Remko Weijnen's Blog (Remko's Blog)

About Virtualization, VDI, SBC, Application Compatibility and anything else I feel like

Archive for the ‘VMWare’ Category

In the previous part we have already setup the Ubuntu Virtual Machine and we did a build of the kernel image.

So now we can finally compile the driver, in my case I needed a driver for VMWare’s VMXNET3 Network Card.

VMXNET3 is VMWare’s paravirtualized network driver and offers better performance with less host processing power compared to the default e1000 driver.

First we need the source for the driver, we can obtain this from the VMWare Tools either from a running Linux VM or like I did by transferring the file linux.iso from /vmimages/tools-isomages from the vSphere server.

In the iso file is a single file, VMWARETO.TGZ and after unpacking we get a folder called vmware-tools-distrib.

In vmware-tools-distrib/lib/modules/source we find the vmxnet3.tar file that contains our sources. Copy the tar to the Virtual Machine and unpack it, then start a Terminal and cd to the directory where you unpacked the tar.

The first time I attempted a compile I received an error indicating that the file autoconf.h could not be found. After I found this bug report I was able to fix this by creating a link:

We can compile the driver with the make command, referencing the kernel image we created earlier:


  • Filed under: Altiris, VMWare
  • First we need to setup a Linux Virtual Machine with a distro of choice (I recommend a 32 bit version). I will be using Ubuntu here and the first step is to download the iso.

    At the time of writing Ubuntu 10.10 was the Latest version so I used that one.

    Create a new Virtual Machine and use the iso as install media, I am using VMWare Workstation and it recognises Ubuntu and performs an “easy install”:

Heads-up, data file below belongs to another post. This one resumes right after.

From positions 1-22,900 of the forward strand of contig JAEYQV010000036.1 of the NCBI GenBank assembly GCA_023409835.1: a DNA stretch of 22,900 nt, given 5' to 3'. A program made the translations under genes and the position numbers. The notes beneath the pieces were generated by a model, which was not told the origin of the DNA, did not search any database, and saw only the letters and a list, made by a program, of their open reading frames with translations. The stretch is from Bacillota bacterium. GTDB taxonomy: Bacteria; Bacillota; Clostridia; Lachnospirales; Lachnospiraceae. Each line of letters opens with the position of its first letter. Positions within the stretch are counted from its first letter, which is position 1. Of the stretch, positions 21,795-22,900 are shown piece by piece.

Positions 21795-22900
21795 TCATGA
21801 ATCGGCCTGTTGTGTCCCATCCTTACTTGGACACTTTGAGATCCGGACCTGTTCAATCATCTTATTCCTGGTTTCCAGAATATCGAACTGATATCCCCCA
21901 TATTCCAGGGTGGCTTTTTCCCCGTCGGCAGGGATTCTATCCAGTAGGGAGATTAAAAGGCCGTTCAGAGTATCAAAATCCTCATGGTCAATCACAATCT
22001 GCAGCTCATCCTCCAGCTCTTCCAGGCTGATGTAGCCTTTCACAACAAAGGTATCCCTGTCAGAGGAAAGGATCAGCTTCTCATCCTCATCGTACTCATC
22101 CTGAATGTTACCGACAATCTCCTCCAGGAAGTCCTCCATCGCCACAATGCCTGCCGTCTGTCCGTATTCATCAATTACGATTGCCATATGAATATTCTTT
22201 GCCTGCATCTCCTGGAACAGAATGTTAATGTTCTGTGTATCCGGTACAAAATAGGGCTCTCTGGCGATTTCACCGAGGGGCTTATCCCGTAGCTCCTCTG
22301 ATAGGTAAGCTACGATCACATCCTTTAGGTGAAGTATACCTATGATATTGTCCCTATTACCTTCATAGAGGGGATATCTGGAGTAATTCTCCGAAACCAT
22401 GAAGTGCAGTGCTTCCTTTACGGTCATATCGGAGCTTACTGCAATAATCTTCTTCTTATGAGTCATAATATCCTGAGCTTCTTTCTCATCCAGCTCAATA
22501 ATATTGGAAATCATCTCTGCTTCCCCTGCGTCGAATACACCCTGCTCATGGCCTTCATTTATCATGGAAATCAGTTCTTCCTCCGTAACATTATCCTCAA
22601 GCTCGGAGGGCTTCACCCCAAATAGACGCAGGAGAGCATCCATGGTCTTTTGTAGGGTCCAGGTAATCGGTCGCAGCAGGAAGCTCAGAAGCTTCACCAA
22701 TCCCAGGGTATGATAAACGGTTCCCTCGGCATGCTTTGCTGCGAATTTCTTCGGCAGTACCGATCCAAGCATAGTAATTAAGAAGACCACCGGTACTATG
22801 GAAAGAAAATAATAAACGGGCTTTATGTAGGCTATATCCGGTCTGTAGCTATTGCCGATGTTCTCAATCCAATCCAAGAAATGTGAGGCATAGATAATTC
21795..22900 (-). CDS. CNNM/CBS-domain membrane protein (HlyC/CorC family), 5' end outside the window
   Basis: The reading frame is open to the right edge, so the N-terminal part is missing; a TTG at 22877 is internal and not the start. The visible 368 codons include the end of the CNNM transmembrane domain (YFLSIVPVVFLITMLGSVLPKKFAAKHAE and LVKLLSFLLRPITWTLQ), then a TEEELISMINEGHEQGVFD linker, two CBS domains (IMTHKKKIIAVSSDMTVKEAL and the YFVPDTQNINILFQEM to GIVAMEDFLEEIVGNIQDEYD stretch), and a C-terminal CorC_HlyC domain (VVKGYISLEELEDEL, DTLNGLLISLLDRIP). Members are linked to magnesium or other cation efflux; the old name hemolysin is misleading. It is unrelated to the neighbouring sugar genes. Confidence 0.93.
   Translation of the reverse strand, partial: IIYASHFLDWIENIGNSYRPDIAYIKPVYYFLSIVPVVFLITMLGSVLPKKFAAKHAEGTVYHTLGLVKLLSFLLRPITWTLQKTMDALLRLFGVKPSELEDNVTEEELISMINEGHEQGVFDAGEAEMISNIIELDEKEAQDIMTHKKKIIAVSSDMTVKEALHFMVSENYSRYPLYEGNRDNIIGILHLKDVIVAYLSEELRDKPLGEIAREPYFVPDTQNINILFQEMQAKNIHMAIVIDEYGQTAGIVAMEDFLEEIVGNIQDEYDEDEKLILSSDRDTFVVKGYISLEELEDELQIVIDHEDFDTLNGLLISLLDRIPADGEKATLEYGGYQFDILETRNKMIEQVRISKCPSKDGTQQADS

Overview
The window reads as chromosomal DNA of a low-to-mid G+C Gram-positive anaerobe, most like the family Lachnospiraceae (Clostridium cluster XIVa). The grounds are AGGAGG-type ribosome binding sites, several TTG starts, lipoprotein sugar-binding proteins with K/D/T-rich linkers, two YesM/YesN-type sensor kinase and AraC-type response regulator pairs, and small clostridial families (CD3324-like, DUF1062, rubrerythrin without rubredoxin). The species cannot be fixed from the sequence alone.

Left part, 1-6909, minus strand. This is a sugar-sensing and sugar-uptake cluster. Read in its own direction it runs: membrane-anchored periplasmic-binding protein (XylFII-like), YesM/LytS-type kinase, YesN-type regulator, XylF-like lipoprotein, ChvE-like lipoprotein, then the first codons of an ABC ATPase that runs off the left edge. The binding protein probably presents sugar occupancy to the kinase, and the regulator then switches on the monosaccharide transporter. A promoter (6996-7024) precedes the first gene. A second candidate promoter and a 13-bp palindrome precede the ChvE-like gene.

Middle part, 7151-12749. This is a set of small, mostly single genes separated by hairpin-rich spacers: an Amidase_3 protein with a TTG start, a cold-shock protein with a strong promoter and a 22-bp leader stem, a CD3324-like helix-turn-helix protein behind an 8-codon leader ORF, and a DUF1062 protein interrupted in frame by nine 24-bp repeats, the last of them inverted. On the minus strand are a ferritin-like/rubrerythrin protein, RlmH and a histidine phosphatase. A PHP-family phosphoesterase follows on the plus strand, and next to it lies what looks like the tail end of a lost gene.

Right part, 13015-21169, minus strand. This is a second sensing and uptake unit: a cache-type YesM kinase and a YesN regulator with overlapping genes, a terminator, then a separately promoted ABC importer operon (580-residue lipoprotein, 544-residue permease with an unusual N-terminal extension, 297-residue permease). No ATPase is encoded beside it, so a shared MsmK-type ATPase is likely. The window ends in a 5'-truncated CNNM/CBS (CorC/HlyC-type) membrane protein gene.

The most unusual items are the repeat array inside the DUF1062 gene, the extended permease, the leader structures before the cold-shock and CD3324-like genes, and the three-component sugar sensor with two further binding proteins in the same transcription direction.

The install is unattended (when VMWare Tools are installed you need to perform a login) and took only 6 minutes on my laptop!

    Now we need to install gcc (the compiler), open the Ubuntu Software Center:




  • 1 Comment
  • Filed under: Altiris, VMWare
  • STOP: 0x0000005D when booting Windows PE

    I was booting a new VMWare Virtual Machine with Windows PE through Altiris for initial deployment but Windows PE halted with a BSOD:


    0x0000005D means UNSUPPORTED_PROCESSOR (defined in bugcodes.h) so I expected there was a x86 vs x64 problem.

    The VM was configured for a 32 bit OS:


    The Altiris Job was configured to use Auto Select:


    But instead of the x86 version of Windows PE, Altiris attempts to boot the x64 version and this explains the BSOD: VMWare prevents the CPU from going to x64 mode and thus Windows has no choice but to halt.

    Workaround is to change the Automation pre-boot environment in Altiris to x86:


    Note that it’s no problem to deploy an x64 OS using the x86 version of Windows PE so I don’t see any real problems with this workaround.

  • Filed under: Altiris, VMWare